Well congratulations on the new record. I discovered you through Kurt’s music, and saw you and your band open for him, but something that’s always interesting to me—I get the sense that you’re a dude with technical chops who also knows when to focus on the good of the song. You meet a lot of technical players who are great musicians, but it gets hard for them to step outside of that, and maybe underplay or do whatever at a certain part of a tune if the structure calls for it. But I feel like you’ve got the thing down on this record.
That’s really cool that you recognized that. That’s still something I’m kind of trying to address, because I went down a real rabbit hole as a guitar player and I was getting too technical, when I was writing songs the songs were über-complicated. It took me a while to simplify things and be comfortable with playing simple stuff. Be more instinctual and all that. With this album I was really trying to not overcook, to live in the song structures a little more rather than trying to push it.
I think that lends itself to the psychedelia aspect of the album, too. You have a lot of complex riffs going on but you let them breathe. There’s something to be said for that. I guess journalism shorthand would say “Jerry Garcia is jamming with Sonic Youth.”
I can live with that, I can get behind that!
There’s a city vibe here for sure, the pulse of it. It locks in. It’s interesting to see how you found that over the last couple of records, it’s awesome. Is this Steve Gunn’s grand statement as the songwriter?
Well, I’ve been sort of building up to it. I’ve sort of been learning the process? Walking myself through it pretty slowly, and I think everything kind of happened at the right time for me.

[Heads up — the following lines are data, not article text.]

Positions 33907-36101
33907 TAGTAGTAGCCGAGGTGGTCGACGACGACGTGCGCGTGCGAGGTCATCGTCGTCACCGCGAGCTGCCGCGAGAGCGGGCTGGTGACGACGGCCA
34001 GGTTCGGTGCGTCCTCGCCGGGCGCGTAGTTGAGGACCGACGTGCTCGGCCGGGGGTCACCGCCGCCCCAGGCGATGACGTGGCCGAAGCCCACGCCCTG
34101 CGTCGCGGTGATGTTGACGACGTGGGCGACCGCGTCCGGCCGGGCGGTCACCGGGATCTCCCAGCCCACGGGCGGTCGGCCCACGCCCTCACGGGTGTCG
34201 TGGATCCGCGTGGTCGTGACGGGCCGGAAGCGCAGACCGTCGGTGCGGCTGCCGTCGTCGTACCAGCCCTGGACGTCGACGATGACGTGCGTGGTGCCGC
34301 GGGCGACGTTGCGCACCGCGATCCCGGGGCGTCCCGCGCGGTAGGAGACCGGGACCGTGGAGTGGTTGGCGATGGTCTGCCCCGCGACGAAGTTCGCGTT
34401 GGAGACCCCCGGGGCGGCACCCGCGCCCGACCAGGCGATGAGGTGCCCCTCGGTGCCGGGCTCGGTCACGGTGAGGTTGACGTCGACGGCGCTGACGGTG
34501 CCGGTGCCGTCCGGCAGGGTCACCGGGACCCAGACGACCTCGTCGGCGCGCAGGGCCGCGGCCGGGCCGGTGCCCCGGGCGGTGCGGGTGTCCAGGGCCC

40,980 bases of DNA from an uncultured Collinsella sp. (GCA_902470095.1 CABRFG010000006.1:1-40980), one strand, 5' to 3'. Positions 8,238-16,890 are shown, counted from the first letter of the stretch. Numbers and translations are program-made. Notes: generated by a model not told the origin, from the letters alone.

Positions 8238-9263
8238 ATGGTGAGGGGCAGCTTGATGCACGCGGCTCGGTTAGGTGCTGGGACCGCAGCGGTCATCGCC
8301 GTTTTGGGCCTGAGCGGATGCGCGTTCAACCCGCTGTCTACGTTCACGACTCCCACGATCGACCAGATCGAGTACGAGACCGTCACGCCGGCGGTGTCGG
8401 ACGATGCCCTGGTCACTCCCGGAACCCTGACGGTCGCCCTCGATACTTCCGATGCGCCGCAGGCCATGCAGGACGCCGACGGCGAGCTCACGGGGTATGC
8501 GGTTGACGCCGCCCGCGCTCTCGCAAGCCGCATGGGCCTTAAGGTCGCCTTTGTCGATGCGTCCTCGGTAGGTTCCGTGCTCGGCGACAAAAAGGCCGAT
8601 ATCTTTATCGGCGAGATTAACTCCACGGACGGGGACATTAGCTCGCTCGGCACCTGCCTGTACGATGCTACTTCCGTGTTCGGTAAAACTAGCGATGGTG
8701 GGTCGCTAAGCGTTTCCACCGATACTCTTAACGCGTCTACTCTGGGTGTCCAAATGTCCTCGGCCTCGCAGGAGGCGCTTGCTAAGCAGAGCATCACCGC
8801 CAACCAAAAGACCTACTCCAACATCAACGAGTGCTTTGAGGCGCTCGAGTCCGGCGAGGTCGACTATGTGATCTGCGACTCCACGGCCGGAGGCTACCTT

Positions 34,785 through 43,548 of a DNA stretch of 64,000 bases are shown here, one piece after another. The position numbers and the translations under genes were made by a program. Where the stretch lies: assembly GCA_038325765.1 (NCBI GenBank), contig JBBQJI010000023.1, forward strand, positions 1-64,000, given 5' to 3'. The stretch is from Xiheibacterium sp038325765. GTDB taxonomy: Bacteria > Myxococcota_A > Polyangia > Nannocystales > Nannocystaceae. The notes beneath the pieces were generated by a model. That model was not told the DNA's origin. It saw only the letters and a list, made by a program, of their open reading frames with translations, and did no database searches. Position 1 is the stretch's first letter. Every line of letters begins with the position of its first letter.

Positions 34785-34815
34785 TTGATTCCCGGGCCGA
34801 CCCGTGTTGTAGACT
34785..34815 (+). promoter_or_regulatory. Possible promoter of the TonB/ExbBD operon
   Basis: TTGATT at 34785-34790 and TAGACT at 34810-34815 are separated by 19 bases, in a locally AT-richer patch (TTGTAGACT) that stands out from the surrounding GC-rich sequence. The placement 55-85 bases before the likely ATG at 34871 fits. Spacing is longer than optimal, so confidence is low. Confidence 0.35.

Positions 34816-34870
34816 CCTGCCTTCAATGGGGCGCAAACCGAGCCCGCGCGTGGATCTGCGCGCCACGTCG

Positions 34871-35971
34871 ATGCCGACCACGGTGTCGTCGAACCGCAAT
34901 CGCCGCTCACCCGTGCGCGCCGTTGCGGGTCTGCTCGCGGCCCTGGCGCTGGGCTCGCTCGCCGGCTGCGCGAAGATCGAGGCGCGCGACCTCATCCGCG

How do you reconcile that growth with your ability know when to let people you’re playing with take over and steer the music? I’m thinking of [the folk legend] Michael Chapman, who appears in your “Ancient Jules” video, because he’s such a capable bandleader but so much more comfortable going solo. When do you know to let them fill out a lick or a phrase?
Well, I really trust the band, and I’m pretty secure with knowing that what they can come up with is better than what I can think of. It’s always a really cool exchange, with me coming up with an idea for a song and then kind of letting it form in the band setting.
You’ve been traveling so much the past few years as your solo career has been taking off, and there’s a lot of wanderlust on this album. A lot of moving around, stopping and looking at seemingly obvious scenes very deeply. The moon, the tide, a park bench. Do you feel like you could have made this album had you not been living the life you’d lived already. Could you have made this as a younger dude?
I think if it were a different time in my life it would be a different record. It’s self-reflective in my own personal way, and it does have to do with my experiences that I’ve been building up to and all that stuff. It feels very present to me, not just conjured in any time in my life. It’s who I am at the moment, and I’m reflecting on it in that way.
It feels very intimate. The vibe is very “come on in, the water’s fine” but you reference someone named Jules, and you’re walking around at night alone at some point. Were there any moments of this album that were hard for you to take a long look at, to put out there in the world? Is that a new experience for you?
It is. I try to veer away from the overly confessional personal songs, but a lot of the subject matter is sort of vague, and I like to put it out there and keep it open for people to interpret in their own way. But a lot of the songs are very personal, for my own sake. The stuff reflects on the different aspects of what I’m doing—being grateful, being anxious. Combinations of positive and negative things. Overall the songs are hopeful, which is something I was trying to convey with the album as a whole.